There are some cities, like Newark, NJ, that did make an effort to not only build up the area to accommodate new inhabitants, but Newark also made sure to provide an adequate amount of new affordable housing for its ‘tenured’ residents.

So your block has a new Starbucks with free wi-fi and a new drinking hole but at what cost?

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  • Ruthiebaby

    I’m glad u wrote this article. Because where are all the black ppl going?? why are they being kicked out of their homes because they want their neighborhood to be more so to say ” white friendly” Honestly i drove passed H street not too long ago.. and its an interesting site.. white ppl and black ppl sharing the same street and neighborhood. This part I love. Finally, we trully can have the dream martin luther king jr had for us. For those black ppl that feel that dc belongs to the black community.. well it doesnt. History tells us that the majority of white ppl left dc when riots broke out during the civil right movement.However, i dont believe that we will not be sharing the same community for long… As Prince George’s County Resident I truly believe that is where the majority of black ppl will be relocating.. which is fine .. its just not wat i was hoping for america. hoping better thats all.. maybe the next decade.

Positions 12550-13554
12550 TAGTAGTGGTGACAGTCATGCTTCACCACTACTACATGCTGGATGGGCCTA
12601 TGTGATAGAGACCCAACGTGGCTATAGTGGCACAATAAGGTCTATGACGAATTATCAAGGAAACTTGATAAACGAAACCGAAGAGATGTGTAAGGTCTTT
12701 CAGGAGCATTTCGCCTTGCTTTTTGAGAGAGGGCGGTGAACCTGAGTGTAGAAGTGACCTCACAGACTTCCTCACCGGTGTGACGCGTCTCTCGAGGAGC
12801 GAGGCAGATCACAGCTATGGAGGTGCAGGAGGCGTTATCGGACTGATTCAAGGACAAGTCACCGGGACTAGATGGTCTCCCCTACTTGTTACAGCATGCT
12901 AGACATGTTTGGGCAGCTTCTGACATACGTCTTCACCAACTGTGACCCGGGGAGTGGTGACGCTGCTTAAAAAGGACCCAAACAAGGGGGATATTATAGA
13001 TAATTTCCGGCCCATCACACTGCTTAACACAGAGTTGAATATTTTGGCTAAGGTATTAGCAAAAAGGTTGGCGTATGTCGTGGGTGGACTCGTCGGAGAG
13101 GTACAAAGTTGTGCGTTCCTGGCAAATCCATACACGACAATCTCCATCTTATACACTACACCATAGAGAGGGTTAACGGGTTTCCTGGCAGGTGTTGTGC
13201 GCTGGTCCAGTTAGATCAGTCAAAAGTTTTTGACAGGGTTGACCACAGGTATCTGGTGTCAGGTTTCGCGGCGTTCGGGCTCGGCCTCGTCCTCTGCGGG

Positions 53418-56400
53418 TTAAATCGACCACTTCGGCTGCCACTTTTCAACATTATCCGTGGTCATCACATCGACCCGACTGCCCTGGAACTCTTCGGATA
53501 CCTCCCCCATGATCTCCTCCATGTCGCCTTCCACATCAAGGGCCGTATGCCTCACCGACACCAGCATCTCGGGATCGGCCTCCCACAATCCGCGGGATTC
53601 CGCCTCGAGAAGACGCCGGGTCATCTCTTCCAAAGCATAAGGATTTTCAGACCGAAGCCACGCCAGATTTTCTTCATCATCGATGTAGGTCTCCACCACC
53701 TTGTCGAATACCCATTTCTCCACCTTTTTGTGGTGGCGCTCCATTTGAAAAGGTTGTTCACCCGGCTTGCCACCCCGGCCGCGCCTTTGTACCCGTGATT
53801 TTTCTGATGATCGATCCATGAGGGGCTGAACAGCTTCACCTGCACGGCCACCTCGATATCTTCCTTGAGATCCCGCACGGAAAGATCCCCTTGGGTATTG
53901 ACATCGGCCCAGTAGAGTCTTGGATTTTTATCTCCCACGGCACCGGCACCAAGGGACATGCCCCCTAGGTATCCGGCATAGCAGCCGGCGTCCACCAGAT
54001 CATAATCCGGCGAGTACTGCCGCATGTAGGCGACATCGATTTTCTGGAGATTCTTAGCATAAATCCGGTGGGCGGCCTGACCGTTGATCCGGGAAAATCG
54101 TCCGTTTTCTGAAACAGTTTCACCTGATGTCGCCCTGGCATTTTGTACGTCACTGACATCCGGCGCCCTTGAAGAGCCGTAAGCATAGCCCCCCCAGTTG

• Living the Dream

    Gentrification has its good and bad points. Unfortunately the long term residents are the ones who get shafted in the end! City of Chicago had no plan to place the folks in the projects that ran down State Street in decent homes, when they decided to emplode them. They send these folks who had legacies of living in High-rises to places where proud hard-working black folks took care of their lawns, and tried to make a decent living for their families. These folks were not used to living in “homes” perse and it caused a multitude of problems. . .folks ended up selling out and moving to the suburbs or leaving the state to go back down south. On the other hand some were able to sell their 3 flats on the lower end of the city and profit. So sometimes you win and sometimes you dont.

    • AmeRican*51*Luis Arroyo

      If the long term residents gave a damn, they would have invested in their communities. But no! Most hate where they live and want out!.